Wanted to start today with another installment of the Daddy Chronicles, my occasional series on my life as a stay-at-home Dad. Been a couple months since I wrote one of these, but lots of changes have been going on in his little 8-month-old life…

— First of all, as you can see by the above photo, we’ve boxed the little fella in. Yep, we put him in a cage. A prison. An isolation chamber. Whatever you want to call it. Why? Because I always wanted to hear a baby chant “Attica, Attica!“)

No, we did it because he’s crawling all over the place now, has been for a few weeks, and I can’t literally watch him every single second, and he was starting to crawl near wine bottles (he always went for the good stuff, a sign of intelligence, I believe) and my home computer with its oh-so-appealing wires. So we went on Amazon, bought this colorful barrier, and so far so good. He doesn’t seem to mind being confined, has plenty of toys to keep him busy, and now I can shower or do an interview and not worry so much.
Plus, all those colors do brighten up the apartment.

— Solid foods are a big hit so far; the little guy has enjoyed everything except for winter squash (his look of disgust while eating it sent the grandparents into hysterics) and the new Stage 2 green beans/peas/corn mix, which is odd because he liked each of those things individually.

On the downside… yeah, the smells have gotten exponentially worse coming out of his rear end. Everyone told me this would happen, and still, until it does your nose is never quite prepared. Wow.

— Since he turned six months old I’ve started a couple of structured activities with him; we take swim class once a week and music class once a week. I’m not expecting him to turn into Mozart or Ryan Lochte here, but so far so good. After an initial fear of going underwater (he came up the first time wildly looking around like “What the hell was that, Daddy??”) he seems to really like the pool, and is getting more and more used to it.

Music class is mostly for my benefit so far (getting him out of the apartment for a couple hours), but he’s getting exposure to live instruments being played and loves touching the shiny things in the room. Plus, it’s socializing him a little bit; with no day-care for him he doesn’t get a lot of exposure to other babies, so this helps. Big surprise; he smiles at all the pretty Moms and nannies. My boy is a flirt of the highest order.

— Finally, this hit me the other day: In a few more weeks he’ll have been “on the outside” as long as he was in my wife’s stomach. Blows. My. Mind. Time’s not just flying, it’s going 88 in a DeLorean.

**Next up today, any video that pays tribute to America’s hard-working and seriously under-appreciated teachers is bound to catch my attention. The group Soul Pancake put out this video which is actually two years old, but still perfect: It’s former students paying tribute to the teacher who inspired them.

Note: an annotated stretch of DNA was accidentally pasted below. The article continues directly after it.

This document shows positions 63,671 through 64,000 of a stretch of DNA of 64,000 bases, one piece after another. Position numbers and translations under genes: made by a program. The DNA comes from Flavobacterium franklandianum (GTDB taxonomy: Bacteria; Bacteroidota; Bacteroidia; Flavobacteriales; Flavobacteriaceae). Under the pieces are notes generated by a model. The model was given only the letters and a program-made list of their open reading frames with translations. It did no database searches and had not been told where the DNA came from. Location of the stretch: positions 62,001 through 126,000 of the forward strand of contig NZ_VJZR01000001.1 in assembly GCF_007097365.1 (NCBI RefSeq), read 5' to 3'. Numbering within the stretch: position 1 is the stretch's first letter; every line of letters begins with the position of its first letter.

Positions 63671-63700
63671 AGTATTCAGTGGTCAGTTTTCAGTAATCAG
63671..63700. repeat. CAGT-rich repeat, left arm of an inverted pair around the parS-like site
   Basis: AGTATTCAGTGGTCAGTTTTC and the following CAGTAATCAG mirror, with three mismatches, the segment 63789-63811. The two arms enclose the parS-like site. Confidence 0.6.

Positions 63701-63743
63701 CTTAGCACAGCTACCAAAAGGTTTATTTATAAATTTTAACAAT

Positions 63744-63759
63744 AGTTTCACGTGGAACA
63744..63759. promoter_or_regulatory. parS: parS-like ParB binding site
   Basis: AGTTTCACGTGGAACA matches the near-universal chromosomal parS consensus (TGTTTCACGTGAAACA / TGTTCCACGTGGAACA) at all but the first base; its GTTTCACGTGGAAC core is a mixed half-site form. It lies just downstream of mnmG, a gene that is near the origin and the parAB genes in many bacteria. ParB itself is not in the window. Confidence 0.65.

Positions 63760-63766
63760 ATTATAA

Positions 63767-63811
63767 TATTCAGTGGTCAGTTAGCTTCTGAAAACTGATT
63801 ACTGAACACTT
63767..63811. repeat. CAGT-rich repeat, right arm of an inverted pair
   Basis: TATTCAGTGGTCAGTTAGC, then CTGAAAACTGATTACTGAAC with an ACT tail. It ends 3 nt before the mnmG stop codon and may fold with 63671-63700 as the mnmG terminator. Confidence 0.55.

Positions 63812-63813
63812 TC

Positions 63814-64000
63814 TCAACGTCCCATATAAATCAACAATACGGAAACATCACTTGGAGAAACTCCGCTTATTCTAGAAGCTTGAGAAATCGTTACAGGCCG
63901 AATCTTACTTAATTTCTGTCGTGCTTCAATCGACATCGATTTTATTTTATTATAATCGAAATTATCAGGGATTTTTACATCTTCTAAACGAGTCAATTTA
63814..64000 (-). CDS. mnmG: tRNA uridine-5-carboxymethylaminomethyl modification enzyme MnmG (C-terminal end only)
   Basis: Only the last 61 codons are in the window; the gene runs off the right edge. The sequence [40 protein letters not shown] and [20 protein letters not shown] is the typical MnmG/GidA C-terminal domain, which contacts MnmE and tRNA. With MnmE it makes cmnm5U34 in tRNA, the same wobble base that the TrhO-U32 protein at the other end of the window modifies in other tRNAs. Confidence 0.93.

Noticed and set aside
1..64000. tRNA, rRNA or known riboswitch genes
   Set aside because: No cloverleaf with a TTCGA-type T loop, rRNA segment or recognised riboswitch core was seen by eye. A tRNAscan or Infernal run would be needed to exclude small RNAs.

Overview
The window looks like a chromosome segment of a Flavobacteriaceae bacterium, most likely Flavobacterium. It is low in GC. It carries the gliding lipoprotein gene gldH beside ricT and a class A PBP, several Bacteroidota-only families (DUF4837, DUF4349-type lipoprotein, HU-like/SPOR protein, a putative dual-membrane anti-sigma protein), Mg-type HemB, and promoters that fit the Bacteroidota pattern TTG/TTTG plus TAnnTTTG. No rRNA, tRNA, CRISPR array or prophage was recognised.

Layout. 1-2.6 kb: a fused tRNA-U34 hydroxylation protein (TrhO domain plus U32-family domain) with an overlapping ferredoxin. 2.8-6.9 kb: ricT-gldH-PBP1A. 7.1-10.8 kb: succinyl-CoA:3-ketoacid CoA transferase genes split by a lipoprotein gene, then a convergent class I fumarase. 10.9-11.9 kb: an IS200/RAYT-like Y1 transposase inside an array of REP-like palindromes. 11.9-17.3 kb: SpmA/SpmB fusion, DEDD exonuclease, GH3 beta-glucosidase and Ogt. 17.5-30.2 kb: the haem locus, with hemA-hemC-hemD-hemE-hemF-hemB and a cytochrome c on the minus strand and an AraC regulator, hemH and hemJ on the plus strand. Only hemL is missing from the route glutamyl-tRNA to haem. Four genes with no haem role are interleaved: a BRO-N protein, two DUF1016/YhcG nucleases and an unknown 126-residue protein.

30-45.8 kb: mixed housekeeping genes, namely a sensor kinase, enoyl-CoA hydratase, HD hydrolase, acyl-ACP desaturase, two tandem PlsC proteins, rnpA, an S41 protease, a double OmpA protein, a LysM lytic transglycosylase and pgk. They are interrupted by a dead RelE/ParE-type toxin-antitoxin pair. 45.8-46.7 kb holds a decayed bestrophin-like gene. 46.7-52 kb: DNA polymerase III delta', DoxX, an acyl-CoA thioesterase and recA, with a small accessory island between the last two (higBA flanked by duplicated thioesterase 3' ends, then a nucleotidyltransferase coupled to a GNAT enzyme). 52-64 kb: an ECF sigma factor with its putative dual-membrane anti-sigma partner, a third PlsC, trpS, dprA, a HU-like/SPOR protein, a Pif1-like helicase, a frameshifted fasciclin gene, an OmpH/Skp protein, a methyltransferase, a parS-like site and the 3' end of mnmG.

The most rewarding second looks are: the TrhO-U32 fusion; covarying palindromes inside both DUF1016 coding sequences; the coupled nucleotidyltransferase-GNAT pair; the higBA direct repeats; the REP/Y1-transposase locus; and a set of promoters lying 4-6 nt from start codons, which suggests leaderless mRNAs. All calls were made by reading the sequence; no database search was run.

I love it… amazing what an impact a great teacher can have on a life.


**Finally today, this is pretty fantastic, and deserves to go viral. It’s a video of a father doing a rare thing at a wedding: Giving a speech to the groom while they’re up at the altar during the service, not at the reception.

This dad, whose name isn’t on the video, gives his future son-in-law Phillip a little talking-to, in a loving, oh-so-sweet tribute to the woman Philip’s about to marry. It’s about love and Jesus and how much the father loves his daughter… yeah, I cried at the end (and I’m Jewish, that’s how good it is :)



Game 7 tonight, the best words in sports. Jimmy Fallon and U2 have a surprise concert in the subway station. And a drunk man chases a bear through the woods.

Game 7.
If you’re a sports nut like me, I don’t have to say anymore. I’ll watch a Game 7 of anything; badminton, tiddlywinks, hockey, basketball … it’s right up there among the biggest thrills in sports, watching two teams who’ve battled for two weeks playing one final deciding game.

And tonight, my favorite sports team of all plays in yet another Game 7. Rangers-Capitals, Stanley Cup Playoffs, at MSG. Winner goes on, loser goes home.

It’s so random when you think about the idea of a Game 7; somewhere along the line, many moons ago, somebody in sports decided a best-of-seven format was the best way to decide a playoff series.
Not too short as to allow for flukes (like best-of-3 and best-of-5’s often do), but not interminable like a best of nine or 11. I don’t know if seven just feels like a good number because that’s what we’ve all been conditioned to accept, or if it actually is the perfect length.